Northern Ireland new car sales on rise for July, but yearly figures no cause for optimism
New car sales in Northern Ireland rose last month, the only region in the UK to experience growth, but the yearly figures weren't as favourable.
In total 3,758 new cars were sold here, a rise of 1.18% on last July but a decrease of 0.32% to 34,595 for the year to date, according to the Society of Motor Manufacturers and Traders (SMMT).
NI still remains the best-performing region in the UK where others have suffered drops of almost 5% in sales throughout July. On average new cars sales throughout the UK were down by 4.1% by the end of July 2019. This meant that on a whole in the UK new car sales were at their lowest in seven years for the year.
Ulster Bank chief economist Richard Ramsey said the comparable statistics were nothing to get excited about. He said: "Northern Ireland's sales figures may compare favourably against England, Scotland and Wales for 2019, but it should be remembered that local dealers posted steeper falls in the last recession and a much weaker recovery. England, Scotland and Wales all posted record sales volumes in 2016/17.
"Conversely, Northern Ireland has failed to see a return to the new car sales volumes recorded in 2006 and 2007. Currently, new car sales here (over the last 12 months) are running at just over three-quarters of 2007 levels.
"Taking a look over the longer term reveals a familiar trend - new car sales in Northern Ireland have been broadly flat or falling for the last five years. Seven months into 2019, local dealers have notched up 34,595 new car sales. This is down marginally (0.3%) on the corresponding period last year and marks the weakest January-July period for sales volumes in six years. By comparison, the first seven months of 2006 and 2007 saw 44,388 and 46,589 new cars sold."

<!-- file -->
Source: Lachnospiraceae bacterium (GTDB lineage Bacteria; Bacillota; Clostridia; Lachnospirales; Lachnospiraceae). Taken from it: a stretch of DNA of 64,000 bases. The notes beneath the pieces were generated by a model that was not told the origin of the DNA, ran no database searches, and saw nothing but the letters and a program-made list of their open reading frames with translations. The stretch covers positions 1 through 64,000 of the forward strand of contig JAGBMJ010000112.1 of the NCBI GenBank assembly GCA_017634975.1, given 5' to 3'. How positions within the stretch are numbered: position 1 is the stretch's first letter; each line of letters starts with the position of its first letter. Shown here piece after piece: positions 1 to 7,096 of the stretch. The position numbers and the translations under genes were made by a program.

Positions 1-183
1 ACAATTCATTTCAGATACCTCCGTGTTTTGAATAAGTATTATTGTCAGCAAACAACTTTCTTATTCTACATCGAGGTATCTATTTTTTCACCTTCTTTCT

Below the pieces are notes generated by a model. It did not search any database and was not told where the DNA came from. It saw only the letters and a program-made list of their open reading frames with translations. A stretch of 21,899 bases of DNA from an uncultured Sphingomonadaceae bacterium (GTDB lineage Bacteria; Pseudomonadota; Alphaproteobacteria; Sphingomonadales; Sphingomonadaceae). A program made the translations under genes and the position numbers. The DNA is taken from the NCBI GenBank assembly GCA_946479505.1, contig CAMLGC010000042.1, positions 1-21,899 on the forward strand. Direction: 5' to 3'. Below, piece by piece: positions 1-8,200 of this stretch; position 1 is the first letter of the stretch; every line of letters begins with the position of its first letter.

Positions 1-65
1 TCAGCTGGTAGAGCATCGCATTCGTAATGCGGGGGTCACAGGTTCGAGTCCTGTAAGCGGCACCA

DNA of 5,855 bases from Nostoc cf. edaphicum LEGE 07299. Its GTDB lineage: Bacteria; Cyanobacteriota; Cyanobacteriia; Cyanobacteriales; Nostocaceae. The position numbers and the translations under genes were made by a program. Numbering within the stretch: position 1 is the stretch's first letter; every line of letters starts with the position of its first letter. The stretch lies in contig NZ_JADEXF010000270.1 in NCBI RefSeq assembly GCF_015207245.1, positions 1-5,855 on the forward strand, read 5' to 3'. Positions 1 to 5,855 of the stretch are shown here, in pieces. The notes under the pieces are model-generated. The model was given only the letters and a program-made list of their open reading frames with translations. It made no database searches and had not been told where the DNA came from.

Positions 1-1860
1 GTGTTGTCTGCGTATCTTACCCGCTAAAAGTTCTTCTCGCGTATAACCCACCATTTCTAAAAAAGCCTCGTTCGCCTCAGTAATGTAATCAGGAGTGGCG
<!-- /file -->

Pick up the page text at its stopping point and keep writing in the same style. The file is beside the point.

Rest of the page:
In Northern Ireland the most popular car sold in July 2019 was the Nissan Qashqai followed by the Ford Kuga, Ford Fiesta, Hyundai Tucson and the Ford Focus. The Ford Fiesta is Northern Ireland's best-selling car for the year followed by the Volkswagen Golf.
One of the most positive readings from the SMMT survey was a UK-wide surge in demand and sales of hybrid electric cars and battery electric vehicles. The report revealed that registrations of diesel vehicles fell for the 28th month, down by 22.1%, while petrols remained stable, with 2,646 more registrations than in July 2018, but hybrid electric cars increased by 34.2% and demand for battery electric vehicles shot up by 158.1%, resulting in a 1.4% market share, the highest monthly market share on record.
Meanwhile, plug-in hybrid electric vehicles continued their recent decline, down 49.6%.
Mike Hawes, SMMT chief executive, said: "If the UK is to meet its environmental ambitions government must create the right conditions to drive uptake, including long-term incentives and investment in infrastructure.
"The fastest way to address air quality concerns is through fleet renewal so buyers need to be given the confidence to invest in the new, cleaner vehicles that best suit their driving needs, regardless of how they are powered."